Let f be the smallest function satisfying the following:

Suppose given two matrices A and B in SL_3(Z), with all entries at most N. If there is a word w(A,B,A^{-1},B^{-1}) which vanishes in SL_3(Z), then there is a word w'(A,B,A^{-1},B^{-1}) of length at most f(N) which vanishes in SL_3(Z).

What are the asymptotics of f(N)?

The reason for the title is that, if SL_3(Z) is replaced by Z^n, this is Siegel’s lemma: if two (or, for that matter, k) vectors in [-N..N]^n are linearly dependent, then there is a linear dependency whose height is polynomial in N. (Here k and n are constants and N is growing.)

I don’t have any particular need to know this — the question came up in conversation at the very stimulating MSRI Thin Groups workshop just concluded. Sarnak’s notes are an excellent guide to the topics discussed there.

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I don’t know if SL_3(Z) is complicated enough for this, but I would imagine that if one replaced SL_3(Z) by a sufficiently complex group then the answer would be “Busy beaver function asymptotics”, because one could presumably encode the problem of whether a Turing machine of length N terminated by one as to whether a certain pair of elements of length N in a certain explicit “Turing-complete” group had a nontrivial relation.

There are only finitely many pairs of elements with entries at most N, so the assertion is automatic. I’m not familiar with Siegel’s Theorem but I guess the bound is uniform in the dimension of the ambient space? Here we should probably ask for a bound that is uniform as “3” varies.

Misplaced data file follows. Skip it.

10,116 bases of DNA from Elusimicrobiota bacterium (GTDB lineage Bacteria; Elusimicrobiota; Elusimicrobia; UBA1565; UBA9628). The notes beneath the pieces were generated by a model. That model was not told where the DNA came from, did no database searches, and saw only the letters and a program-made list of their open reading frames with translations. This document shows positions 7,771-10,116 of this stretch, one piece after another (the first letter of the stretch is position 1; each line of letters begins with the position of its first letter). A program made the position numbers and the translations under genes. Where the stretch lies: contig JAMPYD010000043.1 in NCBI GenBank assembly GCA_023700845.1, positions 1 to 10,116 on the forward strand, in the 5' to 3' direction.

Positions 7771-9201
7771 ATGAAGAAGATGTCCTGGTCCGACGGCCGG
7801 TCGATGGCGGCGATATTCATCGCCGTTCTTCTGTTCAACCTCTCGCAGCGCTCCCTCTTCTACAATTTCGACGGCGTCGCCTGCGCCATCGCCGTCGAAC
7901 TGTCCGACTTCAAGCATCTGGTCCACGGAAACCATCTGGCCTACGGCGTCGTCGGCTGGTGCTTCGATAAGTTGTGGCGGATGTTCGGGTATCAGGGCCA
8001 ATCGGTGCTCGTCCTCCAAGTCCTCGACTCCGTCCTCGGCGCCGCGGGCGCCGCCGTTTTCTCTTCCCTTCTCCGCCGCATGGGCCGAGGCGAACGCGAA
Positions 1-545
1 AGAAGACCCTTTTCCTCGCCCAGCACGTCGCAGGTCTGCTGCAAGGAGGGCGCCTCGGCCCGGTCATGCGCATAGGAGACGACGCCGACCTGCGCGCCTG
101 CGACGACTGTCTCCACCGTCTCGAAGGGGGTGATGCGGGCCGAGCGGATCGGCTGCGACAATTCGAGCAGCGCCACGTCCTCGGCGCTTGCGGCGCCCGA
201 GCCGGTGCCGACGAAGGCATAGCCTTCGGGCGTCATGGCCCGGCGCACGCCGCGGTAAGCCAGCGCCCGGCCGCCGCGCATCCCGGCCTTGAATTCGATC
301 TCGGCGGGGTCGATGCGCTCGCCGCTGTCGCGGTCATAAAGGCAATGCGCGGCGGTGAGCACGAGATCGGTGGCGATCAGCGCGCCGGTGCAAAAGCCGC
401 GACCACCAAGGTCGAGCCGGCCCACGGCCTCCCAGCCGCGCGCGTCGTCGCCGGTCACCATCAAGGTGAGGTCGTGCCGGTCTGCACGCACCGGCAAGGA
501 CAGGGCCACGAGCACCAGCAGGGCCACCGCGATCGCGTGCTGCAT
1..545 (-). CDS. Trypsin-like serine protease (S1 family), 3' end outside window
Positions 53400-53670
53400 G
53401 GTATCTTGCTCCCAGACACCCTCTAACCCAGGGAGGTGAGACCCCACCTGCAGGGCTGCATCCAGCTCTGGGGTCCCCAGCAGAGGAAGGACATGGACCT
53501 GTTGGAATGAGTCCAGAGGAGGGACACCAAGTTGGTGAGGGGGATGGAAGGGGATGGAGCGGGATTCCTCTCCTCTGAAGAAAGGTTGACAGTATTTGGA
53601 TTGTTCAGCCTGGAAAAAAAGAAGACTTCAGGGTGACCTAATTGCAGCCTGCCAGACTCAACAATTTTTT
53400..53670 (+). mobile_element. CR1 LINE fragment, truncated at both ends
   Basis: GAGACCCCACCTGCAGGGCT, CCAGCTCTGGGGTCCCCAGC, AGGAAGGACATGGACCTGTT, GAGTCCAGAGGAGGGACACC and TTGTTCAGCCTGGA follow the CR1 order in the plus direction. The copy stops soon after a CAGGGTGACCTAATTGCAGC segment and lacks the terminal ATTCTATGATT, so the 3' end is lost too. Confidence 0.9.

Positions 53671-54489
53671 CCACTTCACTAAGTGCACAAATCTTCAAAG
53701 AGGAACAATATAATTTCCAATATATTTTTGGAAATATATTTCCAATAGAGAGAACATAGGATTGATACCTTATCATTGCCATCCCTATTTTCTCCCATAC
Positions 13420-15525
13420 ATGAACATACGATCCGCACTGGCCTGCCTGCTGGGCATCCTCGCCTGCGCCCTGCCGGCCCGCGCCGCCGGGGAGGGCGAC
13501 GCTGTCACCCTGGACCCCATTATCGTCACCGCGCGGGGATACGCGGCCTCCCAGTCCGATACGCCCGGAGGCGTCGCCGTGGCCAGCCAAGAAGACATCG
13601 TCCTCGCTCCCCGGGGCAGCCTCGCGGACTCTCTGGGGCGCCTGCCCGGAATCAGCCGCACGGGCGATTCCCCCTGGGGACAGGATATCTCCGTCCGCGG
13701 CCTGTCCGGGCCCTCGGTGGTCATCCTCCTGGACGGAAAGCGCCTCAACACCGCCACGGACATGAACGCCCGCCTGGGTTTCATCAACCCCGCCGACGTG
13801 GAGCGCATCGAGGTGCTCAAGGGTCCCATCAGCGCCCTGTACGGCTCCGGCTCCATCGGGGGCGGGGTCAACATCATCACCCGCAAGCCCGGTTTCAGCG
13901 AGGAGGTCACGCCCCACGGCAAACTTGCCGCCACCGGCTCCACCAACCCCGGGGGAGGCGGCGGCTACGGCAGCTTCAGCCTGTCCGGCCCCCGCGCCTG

I agree that the assertion that f(N) exists is automatic, for exactly the reason you say! So I suppose in that sense it is trivial that there IS a noncommutative Siegel’s lemma — the question is whether the bound is in fact uselessly huge (as Terry suggests above) or handsomely small….

Asking around on mathoverflow led me to this paper http://www.ams.org/mathscinet-getitem?mr=1128014 of Klarner, Birget, and Satterfeld which suggests (for the semigroup case, at least) that determining freeness in SL_3(Z) can in fact be undecidable, which would rule out any computable upper bound. (But their results require more than two generators.)

Actually, on closer reading it seems they get undecidability from two generators already. In any case, there are a number of other interesting answers and references at http://mathoverflow.net/questions/88368/can-a-group-be-a-universal-turing-machine

I believe it’s open whether or not it’s decidable if a finite set of matrices generates a free group (ie whether or not f is computable).

Bridson and I proved some undecidability results about presentations of matrix groups here. In particular, there does not exist an algorithm that computes presentations for finitely presentable subgroups of which is uniform in n. It’s also fairly easy to prove (using similar machinery) the complementary fact that there does not exist an algorithm (again, uniform in n) that determines if a given finite subset of generates a finitely presentable subgroup.

Unfortunately, our techniques do not work for any fixed value of n.

A similar question was asked on Mathoverflow.

Whoops! The above was intended as a reply to Jordan’s post, not to Lior’s comment.

WHat does it mean for a word to vanish in SL_3(Z)?

It means that it evaluates to the identity.